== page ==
• Have the Guts to Do it Right“Have the Guts to Do It Right: Raising Grateful and Responsible Children in an Era of Indulgence” by Sheri Moskowitz Noga

    This obscure book is a treasure of common sense wisdom and practical strategies to assist parents in understanding their relationship with their children in their own styles of parenting.

    For example, in a section titled, “Manners”, the author points out the importance of teaching children to say “please” and “thank you”, a process which should begin as early as possible. The parent’s clear expectation is for their child to treat people with politeness, good manners, respect and appreciation. The author adds, “If you want your children to be polite and have good manners, work on relating to them [with good manners].”

    Other compelling topics in this gem of a parenting resource include: respect, autonomy, gratitude, boundaries, self-control, work/chores, computer use and access to media (as in “do not allow your children to have television sets in their bedrooms”). –Doug Bouman, S.Psy.S.

  • Lost at School“Lost at School: Why Our Kids with Behavioral Challenges are Falling Through the Cracks and How we Can Help Them” by Ross Greene D.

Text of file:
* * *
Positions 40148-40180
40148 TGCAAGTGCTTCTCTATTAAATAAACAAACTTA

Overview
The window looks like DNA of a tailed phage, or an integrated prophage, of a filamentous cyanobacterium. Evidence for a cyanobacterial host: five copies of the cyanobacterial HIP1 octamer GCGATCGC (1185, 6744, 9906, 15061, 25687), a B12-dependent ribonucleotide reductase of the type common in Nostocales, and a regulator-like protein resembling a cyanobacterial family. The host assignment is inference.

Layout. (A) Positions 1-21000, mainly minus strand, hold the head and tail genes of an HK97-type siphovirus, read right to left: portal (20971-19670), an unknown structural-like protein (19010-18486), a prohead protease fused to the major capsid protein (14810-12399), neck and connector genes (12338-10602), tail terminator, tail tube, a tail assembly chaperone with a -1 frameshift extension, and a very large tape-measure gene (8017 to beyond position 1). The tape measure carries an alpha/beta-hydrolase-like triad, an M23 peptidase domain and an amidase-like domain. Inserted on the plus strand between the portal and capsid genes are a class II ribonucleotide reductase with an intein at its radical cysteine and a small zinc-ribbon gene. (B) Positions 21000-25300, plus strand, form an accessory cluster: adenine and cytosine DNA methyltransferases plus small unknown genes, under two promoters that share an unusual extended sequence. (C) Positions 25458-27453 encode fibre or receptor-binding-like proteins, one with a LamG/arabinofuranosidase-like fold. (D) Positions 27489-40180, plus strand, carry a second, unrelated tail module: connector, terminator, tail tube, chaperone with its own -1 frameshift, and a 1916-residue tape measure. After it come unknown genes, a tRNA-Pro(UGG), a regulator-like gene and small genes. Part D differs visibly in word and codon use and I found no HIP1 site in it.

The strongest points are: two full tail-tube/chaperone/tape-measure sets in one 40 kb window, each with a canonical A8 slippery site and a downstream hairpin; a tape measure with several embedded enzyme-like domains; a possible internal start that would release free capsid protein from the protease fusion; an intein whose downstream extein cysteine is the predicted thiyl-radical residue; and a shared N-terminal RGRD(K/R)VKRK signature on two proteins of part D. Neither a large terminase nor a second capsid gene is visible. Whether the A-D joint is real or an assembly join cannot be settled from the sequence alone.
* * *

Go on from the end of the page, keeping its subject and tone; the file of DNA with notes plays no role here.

I’m finding that this book is a really great reminder that when students are struggling, it is important to meet them where they are and work with them on developing the lagging skills, either behavioral or academic. – Linda Weemhoff, teacher consultant

  • No Greatness without Goodness“No Greatness without Goodness: How a Father’s Love Changed a Company and Sparked a Movement” by Randy Lewis

    I’ve recommended this book to several people in the short time since I’ve read it. Randy Lewis goes over the steps he took and lessons learned from helping Walgreens re-design their distribution centers to employ persons with disabilities. Although pithy at times, it challenged me to think more purposefully about how we design our work and organizations to unlock the gifts of every person. – Elizabeth Lucas Dombrowski, advancement director (as of September 2015)

  • Quiet“Quiet: the Power of Introverts in a World that Can’t Stop Talking” by Susan Cain

    This book is PACKED with cool stuff.  This writer looks at introversion/extroversion from every possible angle.  She includes interesting data from psychology, sociology, history, neuroscience, anthropology, economics, politics, and education.  You could pretty much make a meal out of each section.  It would be a fun book to study with a book club…at least if the book clubbers want to gain personal insight and cultural awareness  It is possibly more a winter read rather than a summer read…but with that being said, it is very readable, full of stories and fun facts.  It feels like both a novel and a textbook.  – Dr. Sherri Rozema